From: Exit Explains
Exit Explains: How Serbia’s Ethnic Albanians Are Being De-registered

On Tuesday, on his “Me pak fjale (In a few words) show on Euronews Albania, Neritan Sejamini co-founder of Exit addressed the situation of Albanians living in Serbia and the efforts of local authorities to move them away from these areas.

Ethnic Albanians of Serbia have been under pressure from the state to leave their home, through what they claim are provocations, harassment and violence since Kosovo declared its independence in 2008.

Amnesty International and Human Rights Watch, Helsinki Committee, etc have reported extensively on this issue.

These citizens were left in poverty, which was used to make them to leave their properties and move to Kosovo,  North Macedonia or elsewhere.

The latest move by Serbian authorities to encourage the depopulation of Albanian-majority areas is de-registering them from their addresses.

In November 2011, Serbia adopted the Law on Residence of the Citizens which gives the authorities the right to physically inspect houses where citizens live. According this law, authorities must verify if the persons are living at the address they declared. If it is concluded that the person no longer lives there or lied about the address, then this address is “passivated”.

After being notified, the person has eight days to complain or they are de-registered as a resident of that area.

De-registered citizens have no right to renew their documents and are excluded from several rights, such as the right to vote, receiving public services such as health, education, etc and their properties can be taken over by the state.

Around 50,000-70,000 ethnic Albanians live in the territory of Serbia.

Flora Ferati-Sachsenmaier a Research Fellow at the Max Plank Institute for the Study of Religious and Ethnic Diversity, said that there are at least 4,000 ethnic Albanians de-registered during last years and have therefore lost their rights.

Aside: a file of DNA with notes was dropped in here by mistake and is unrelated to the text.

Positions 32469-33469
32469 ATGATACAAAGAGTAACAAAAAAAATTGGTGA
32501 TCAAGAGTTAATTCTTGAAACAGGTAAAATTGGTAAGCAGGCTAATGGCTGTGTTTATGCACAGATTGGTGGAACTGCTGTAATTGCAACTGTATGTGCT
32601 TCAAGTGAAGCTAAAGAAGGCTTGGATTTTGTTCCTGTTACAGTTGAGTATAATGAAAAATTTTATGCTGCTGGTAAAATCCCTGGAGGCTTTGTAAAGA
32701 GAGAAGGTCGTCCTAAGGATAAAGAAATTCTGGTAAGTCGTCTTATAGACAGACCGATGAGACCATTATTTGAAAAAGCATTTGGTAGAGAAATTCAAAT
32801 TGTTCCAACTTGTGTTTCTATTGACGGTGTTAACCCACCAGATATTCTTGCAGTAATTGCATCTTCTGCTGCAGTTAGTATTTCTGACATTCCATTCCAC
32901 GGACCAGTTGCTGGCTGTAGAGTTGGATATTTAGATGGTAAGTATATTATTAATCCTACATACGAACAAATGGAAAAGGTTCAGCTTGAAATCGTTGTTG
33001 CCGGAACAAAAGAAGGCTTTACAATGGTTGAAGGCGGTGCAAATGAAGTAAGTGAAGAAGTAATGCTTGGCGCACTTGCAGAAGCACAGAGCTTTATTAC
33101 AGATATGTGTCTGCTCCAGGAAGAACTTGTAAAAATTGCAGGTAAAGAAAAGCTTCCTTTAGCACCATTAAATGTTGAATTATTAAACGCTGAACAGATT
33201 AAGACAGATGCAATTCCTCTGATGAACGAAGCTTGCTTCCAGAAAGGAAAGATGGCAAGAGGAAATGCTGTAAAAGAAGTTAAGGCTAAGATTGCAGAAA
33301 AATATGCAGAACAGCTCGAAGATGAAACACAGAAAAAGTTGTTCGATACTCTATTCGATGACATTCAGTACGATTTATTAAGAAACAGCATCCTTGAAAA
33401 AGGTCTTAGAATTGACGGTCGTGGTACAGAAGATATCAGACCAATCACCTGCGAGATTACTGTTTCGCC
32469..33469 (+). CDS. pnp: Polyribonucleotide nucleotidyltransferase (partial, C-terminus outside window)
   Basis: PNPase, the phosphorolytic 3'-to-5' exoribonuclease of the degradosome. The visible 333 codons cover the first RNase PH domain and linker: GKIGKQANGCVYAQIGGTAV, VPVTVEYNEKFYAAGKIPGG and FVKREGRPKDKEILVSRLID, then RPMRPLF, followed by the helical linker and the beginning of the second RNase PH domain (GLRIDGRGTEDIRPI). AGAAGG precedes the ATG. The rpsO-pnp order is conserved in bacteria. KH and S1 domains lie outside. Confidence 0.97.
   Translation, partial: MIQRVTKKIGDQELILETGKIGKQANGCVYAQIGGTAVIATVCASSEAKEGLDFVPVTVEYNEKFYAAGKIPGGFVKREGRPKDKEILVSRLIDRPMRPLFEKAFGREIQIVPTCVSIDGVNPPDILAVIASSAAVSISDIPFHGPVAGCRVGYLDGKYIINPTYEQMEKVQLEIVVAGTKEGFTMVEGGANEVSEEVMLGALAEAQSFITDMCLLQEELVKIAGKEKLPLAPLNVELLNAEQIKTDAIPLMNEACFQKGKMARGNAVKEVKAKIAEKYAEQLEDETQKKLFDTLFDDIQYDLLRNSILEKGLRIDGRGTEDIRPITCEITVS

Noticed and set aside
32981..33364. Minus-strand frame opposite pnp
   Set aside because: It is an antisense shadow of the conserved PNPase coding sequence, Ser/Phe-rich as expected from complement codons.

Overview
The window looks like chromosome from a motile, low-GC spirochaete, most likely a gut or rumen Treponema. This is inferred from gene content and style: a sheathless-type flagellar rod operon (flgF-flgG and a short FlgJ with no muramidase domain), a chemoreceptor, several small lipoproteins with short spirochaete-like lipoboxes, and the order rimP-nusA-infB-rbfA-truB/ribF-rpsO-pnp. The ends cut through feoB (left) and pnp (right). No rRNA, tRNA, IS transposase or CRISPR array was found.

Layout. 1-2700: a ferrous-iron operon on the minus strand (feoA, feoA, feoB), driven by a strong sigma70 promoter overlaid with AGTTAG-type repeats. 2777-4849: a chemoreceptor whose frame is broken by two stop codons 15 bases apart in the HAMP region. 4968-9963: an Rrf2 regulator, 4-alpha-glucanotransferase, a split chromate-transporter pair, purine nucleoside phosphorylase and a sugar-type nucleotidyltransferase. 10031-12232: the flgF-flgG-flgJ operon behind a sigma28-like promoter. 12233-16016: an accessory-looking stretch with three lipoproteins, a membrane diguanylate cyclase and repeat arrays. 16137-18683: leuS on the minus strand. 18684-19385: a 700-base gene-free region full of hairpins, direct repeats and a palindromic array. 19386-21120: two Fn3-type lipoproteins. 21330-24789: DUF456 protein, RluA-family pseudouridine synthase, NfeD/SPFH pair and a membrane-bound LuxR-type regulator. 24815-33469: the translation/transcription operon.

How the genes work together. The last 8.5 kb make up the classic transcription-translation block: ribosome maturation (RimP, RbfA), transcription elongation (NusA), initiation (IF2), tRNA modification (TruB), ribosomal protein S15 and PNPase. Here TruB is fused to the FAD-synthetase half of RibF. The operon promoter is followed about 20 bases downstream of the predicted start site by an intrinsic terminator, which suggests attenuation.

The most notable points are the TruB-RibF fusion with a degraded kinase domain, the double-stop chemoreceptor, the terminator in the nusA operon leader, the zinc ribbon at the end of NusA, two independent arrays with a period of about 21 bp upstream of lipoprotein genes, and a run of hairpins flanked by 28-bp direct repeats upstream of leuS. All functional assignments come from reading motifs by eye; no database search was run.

Most of Albanians in Serbia are from Presevo Valley, which is located on the border with Kosovo and comprises of the Municipalities of Presevo and Bujanoc where the majority of the population is Albanian. Also politically, Medvegja Municipality is part of the Valley. Other ethnic Albanians are from Novi Pazar and present in several other areas.

Tirana and Prishtina Neglected the Issue, Researcher Says

Me Pak Fjale Ferati

Accusations were made public by Flora Ferati-Sachsenmaier for Exit News through her article “Serbia is Depopulating Presevo Valley from Albanians at Alarming Levels” published on May, 2020.  

Ferati-Sachsenmaier told “Me Pak Fjale” that the passivitzation of the Albanians in the Presevo valley began to be applied on an alarming scale when an idea for territorial exchange between Kosovo and Serbia was being discussed.

“Prishtina and Tirana did not react in time […] It is not that Tirana and Prishtina did not know about it. We have had total negligence for a long time,” she said.

The European Parliament called for an independent investigation into these allegations.

“[The European Parliament] Is deeply worried about the allegations that the Serbian authorities are abusing the law on the residence of citizens and the ‘passivization’ of residential addresses of citizens of Albanian ethnicity living in southern Serbia in a systematic and discriminatory manner; calls for independent and thorough investigations into these allegations and on the Serbian authorities to cease all discriminatory practices and targeting,” reads EP’s resolution adopted on March 25.

“There are over 3,000 ethnic Albanians removed [from the civil regiser] in Medvegja […] Albanians [form Serbia] who married Kosovo Albanians women have been denied access to documents in Serbia, wives and children are also denied,” Ferati-Sachsenmaier said.

According Ferati, Serbia’s aim is to change the ethnic balance in the Presevo Valley, in order to get a Serb majority in local councils.

“Due to passivity from 2015-2020, 4,000 people have been removed from the lists [in Medvegja]. In 2015 there were three [Albanian] municipal councilors and now there are only three left […] The current Serbian mayor was elected with 65% of votes, which is 2764 votes, at a time when over 3094 Albanians have been inactivated,” the researcher said.